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dc.contributor.authorCarranza-Barnard, Zachariah-
dc.description.abstractThe SNO+ experiment is a multipurpose liquid scintillator detector whose rst goal is to measure neutrinoless double beta decay. This thesis describes two important components: simulations to optimize the time window for the prompt peak of an optical calibration source, the \laserball" and the search for gloves to handle calibration sources while maintaining stringent background conditions. Non-direct light found in laserball runs creates challenges for optical calibration. By changing the time pro le from the standard 4ns to an asymmetric pro le of +2 􀀀4 ns this contribution of non-direct light can be reduced up to 45%. Gloves provide an access point to manipulate calibration sources during deployment inside the detector and as barrier to 222Rn, a known background to the experiment. However, typical glove materials are found to permeate large amounts radon. Through a careful selection process the material Silver Shield was chosen for use in SNO+ with a permeation rate of 1:1 10􀀀6 radon atoms/hour.en_CA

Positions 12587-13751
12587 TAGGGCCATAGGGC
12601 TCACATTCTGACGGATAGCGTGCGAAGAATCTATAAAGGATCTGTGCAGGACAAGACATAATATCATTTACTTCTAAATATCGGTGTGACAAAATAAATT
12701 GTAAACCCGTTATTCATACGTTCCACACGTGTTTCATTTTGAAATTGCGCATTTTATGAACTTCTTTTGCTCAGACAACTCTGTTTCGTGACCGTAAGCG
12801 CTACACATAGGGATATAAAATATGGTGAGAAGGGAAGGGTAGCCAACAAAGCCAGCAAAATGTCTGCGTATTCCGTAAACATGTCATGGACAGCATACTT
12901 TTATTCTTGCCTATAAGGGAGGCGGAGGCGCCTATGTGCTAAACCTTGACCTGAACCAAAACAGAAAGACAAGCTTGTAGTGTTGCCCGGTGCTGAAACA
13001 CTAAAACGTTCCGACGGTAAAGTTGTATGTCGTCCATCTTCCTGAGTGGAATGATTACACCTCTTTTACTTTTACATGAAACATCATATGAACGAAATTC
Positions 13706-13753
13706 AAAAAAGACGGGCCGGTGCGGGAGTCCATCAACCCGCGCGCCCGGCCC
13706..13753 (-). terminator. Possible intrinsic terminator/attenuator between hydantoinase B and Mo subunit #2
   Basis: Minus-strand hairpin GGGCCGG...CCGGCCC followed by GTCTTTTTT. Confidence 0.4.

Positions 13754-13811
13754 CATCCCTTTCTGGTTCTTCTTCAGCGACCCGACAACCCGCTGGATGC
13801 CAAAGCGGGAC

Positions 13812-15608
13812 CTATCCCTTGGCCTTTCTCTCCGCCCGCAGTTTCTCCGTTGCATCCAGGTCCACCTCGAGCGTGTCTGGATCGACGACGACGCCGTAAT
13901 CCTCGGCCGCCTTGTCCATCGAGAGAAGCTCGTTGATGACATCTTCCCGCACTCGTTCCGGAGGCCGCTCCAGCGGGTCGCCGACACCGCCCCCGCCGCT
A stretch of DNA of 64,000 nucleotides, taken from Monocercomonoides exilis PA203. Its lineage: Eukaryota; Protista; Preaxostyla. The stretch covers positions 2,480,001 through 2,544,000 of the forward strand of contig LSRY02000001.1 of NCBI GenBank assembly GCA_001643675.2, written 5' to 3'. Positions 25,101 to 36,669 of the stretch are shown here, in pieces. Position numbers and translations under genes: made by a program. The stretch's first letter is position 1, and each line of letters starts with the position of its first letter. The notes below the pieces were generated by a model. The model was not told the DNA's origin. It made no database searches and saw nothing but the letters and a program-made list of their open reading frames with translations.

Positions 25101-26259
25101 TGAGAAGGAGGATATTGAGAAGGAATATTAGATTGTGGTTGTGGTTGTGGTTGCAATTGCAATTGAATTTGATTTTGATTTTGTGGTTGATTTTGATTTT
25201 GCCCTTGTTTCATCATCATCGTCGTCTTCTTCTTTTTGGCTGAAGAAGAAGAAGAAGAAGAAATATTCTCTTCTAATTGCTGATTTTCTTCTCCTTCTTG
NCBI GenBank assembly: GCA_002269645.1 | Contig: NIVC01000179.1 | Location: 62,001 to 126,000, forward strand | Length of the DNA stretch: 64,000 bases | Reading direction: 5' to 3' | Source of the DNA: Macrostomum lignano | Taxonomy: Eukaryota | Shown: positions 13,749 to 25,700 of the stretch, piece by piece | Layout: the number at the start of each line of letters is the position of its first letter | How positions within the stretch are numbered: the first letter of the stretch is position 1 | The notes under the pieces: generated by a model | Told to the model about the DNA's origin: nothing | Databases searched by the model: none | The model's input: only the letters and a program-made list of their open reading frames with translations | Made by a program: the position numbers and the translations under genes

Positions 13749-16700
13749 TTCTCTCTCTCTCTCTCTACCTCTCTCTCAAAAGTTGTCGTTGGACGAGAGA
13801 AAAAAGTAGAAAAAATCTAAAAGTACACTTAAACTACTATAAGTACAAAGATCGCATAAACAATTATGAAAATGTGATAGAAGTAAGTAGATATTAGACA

dc.publisherLaurentian University of Sudburyen_CA
dc.subjectSNO+ experimenten_CA
dc.subjectLaserball simulationen_CA
dc.subjectLow radon permeable glovesen_CA
dc.subjectOptical calibrationen_CA
dc.subjectCalibration sourcesen_CA
dc.titleLow radon permeable gloves and laserball simulations for SNO+en_CA
dc.description.degreeMaster of Science (MSc) in Physicsen_CA
dc.publisher.grantorLaurentian University of Sudburyen_CA
Appears in Collections:Master's Theses
Physics / Physique - Master's Theses

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